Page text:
For the past eight years formal RUSH has aided in the recruitment process here at St. John’s University, and there has never been a problem. If the Panhellenic sororities want to alter the timing of Formal Recruitment then all one needs to do is submit a letter at a meeting and it will be discussed. As a council, our delegates and executive board foster an open relationship with each other and addressing issues are not a problem. However, thus far everyone has enjoyed formal recruitment in the fall. No one has asked to extend formal recruitment to the spring or totally eliminate it from the fall semester. We are open to further discussion on this if need be.

On another note, it is ill stated that we, as Greek organizations, contain a “herd mentality.” As a community, we were angered because of the poorly researched and thought out statements made regarding first semester freshman, entering a Greek organization. I can assure you that we are not angered because we are members of a herd and feel animosity toward statements and individuals that we feel threaten the herd.

Although we do foster a deep sense of unity and dedicate our lives to solidarity with our respective brothers and sisters, many of our new member education processes focus on the strengthening and empowering of the individual. By obtaining membership in a Greek organization, one’s strengths and weaknesses are recognized. Leadership skills are developed. Academic excellence is pursued and encouraged. Also, each individual member is noted as a key aspect to his or her organization.

Now, let us pose a question. Would you call Dr. Seuss a member of a herd? For he surely, is a dedicated brother of Sigma Phi Epsilon and through his organization was able to achieve the success he has had. Then again, would you call Judge Lynn Stuart, State Supreme Court Judge for the state of Alabama, and proud sister of Gamma Phi Beta a member of a herd? How about Frederick Douglas, W.E.B. DuBois or Martin Luther King Jr., members of Alpha Phi Alpha; are they herd members? Let us look to our own campus and alumni. Would you call Catherine Camera, former Vice President of Institutional Advancement, and proud sister of Gamma Chi sorority a member of a herd? What about Joe Sciame, Vice President of Community Relations and brother of Sigma Phi Epsilon; Jodi Cox, Associate Director of Campus Activities and a sister of Zeta Phi Beta Sorority, Inc.; Dr. Andre McKenzie Vice President, Division of Academic Support Services and brother of Alpha Phi Phi Alpha Fraternity, Inc.; would you say that these highly successful and productive members of the St. John’s Community are merely running with a herd? No, you probably would not. These are only a few examples of the leadership and individuality that Greek Life facilitates and encourages.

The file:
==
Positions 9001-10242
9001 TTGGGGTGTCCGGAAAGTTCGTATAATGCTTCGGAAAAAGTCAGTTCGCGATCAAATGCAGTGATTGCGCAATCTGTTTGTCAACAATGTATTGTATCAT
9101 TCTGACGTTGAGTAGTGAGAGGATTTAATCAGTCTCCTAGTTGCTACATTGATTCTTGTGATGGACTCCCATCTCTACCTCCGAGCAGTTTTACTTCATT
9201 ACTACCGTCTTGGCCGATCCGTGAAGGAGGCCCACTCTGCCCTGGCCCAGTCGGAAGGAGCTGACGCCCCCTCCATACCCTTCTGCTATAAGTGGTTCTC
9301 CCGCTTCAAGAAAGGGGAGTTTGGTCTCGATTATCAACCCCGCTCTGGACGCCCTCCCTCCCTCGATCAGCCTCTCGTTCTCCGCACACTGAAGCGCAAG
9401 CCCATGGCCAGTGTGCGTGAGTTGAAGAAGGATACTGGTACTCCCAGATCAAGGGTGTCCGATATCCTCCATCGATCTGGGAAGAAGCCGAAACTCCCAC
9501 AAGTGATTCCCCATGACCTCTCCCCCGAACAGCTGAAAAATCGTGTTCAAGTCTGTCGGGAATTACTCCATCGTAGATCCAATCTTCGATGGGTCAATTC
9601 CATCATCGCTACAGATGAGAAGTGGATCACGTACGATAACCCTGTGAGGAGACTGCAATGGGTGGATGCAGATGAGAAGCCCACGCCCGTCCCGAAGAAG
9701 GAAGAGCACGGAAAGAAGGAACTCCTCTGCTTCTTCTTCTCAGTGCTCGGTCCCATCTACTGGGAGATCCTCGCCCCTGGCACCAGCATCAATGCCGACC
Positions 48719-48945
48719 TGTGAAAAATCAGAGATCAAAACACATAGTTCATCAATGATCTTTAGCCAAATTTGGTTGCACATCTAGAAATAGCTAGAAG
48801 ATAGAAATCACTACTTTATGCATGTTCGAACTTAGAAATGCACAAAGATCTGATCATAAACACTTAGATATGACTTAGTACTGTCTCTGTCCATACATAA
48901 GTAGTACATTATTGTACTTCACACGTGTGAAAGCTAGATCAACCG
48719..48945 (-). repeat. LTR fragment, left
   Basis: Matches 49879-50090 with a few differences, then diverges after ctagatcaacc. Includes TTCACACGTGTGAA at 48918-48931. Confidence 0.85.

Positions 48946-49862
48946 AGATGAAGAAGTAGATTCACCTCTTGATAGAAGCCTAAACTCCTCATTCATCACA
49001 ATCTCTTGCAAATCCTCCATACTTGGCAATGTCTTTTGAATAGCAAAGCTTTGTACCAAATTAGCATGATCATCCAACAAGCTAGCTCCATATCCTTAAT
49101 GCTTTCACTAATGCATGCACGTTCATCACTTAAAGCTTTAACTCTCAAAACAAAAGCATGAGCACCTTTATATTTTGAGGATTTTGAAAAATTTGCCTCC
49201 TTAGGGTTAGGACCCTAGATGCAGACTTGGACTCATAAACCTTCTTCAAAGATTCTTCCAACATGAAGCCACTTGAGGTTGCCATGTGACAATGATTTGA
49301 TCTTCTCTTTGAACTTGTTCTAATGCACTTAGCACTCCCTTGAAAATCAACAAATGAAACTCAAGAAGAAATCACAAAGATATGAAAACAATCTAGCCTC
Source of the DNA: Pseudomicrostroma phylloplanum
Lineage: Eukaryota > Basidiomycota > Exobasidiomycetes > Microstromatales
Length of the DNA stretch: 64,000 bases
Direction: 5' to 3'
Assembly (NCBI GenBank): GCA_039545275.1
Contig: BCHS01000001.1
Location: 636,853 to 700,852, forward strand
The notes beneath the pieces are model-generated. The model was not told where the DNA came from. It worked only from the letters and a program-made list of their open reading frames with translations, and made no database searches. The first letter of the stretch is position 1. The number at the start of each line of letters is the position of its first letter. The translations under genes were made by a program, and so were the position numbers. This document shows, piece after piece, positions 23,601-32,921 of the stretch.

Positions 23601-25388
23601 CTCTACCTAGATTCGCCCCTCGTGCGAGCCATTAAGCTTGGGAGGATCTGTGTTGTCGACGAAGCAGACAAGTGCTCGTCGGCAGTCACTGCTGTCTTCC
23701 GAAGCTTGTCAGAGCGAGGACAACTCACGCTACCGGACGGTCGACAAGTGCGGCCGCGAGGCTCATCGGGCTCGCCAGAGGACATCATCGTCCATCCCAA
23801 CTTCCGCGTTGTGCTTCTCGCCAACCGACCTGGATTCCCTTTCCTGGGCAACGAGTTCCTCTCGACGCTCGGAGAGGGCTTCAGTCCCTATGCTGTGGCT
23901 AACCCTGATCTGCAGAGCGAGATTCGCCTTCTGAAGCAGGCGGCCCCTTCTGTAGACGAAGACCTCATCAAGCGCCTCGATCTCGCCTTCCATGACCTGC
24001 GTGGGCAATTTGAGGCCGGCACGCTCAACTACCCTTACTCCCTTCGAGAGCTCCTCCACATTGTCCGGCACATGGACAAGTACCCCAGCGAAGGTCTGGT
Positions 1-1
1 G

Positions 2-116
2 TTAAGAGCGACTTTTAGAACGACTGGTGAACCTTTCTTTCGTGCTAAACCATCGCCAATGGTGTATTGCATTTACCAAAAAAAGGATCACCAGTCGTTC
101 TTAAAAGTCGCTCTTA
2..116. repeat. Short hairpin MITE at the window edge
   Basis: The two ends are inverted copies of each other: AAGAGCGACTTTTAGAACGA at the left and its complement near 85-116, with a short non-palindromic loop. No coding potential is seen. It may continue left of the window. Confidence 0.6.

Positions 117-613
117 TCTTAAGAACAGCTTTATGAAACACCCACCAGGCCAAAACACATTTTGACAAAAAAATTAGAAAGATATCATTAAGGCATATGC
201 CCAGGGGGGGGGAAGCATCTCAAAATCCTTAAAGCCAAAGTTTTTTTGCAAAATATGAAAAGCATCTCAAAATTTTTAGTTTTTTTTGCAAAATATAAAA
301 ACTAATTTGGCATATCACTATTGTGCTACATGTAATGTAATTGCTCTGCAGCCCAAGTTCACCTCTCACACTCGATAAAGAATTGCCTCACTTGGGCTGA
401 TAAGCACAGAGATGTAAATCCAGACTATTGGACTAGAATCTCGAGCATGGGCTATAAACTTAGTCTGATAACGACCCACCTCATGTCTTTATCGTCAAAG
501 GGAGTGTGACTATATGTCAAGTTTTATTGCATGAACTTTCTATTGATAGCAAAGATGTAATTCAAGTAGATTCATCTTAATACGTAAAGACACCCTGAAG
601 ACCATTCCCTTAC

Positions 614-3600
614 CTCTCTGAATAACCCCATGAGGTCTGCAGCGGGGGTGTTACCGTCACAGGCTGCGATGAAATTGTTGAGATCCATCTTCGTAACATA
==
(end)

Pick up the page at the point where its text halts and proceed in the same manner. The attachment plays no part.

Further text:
Therefore, how is it just that you suggest we, as members of Greek Life at St. John’s University, are members of a herd? As stated in the beginning: the students of St. John’s University are mature and intelligent persons who have the right to choose when it is best to undergo RUSH and potentially develop a lifetime of strong fraternal bonds and essential leadership skills. We are trusted to make significant life decisions everyday and the decision to RUSH as a first semester freshman in the fall is one that we believe should be available. We encourage all the students at this University to explore the possibilities of joining a fraternity or sorority and to make your own choice on when you would like to join.

Emily Giblin (Panhellenic President and Proud Sister of Gamma Chi Sorority)
Nicole Thomas (Assistant Recruitment Coordinator of the Panhellenic Council and Proud Recording of Secretary of Gamma Phi Beta Sorority)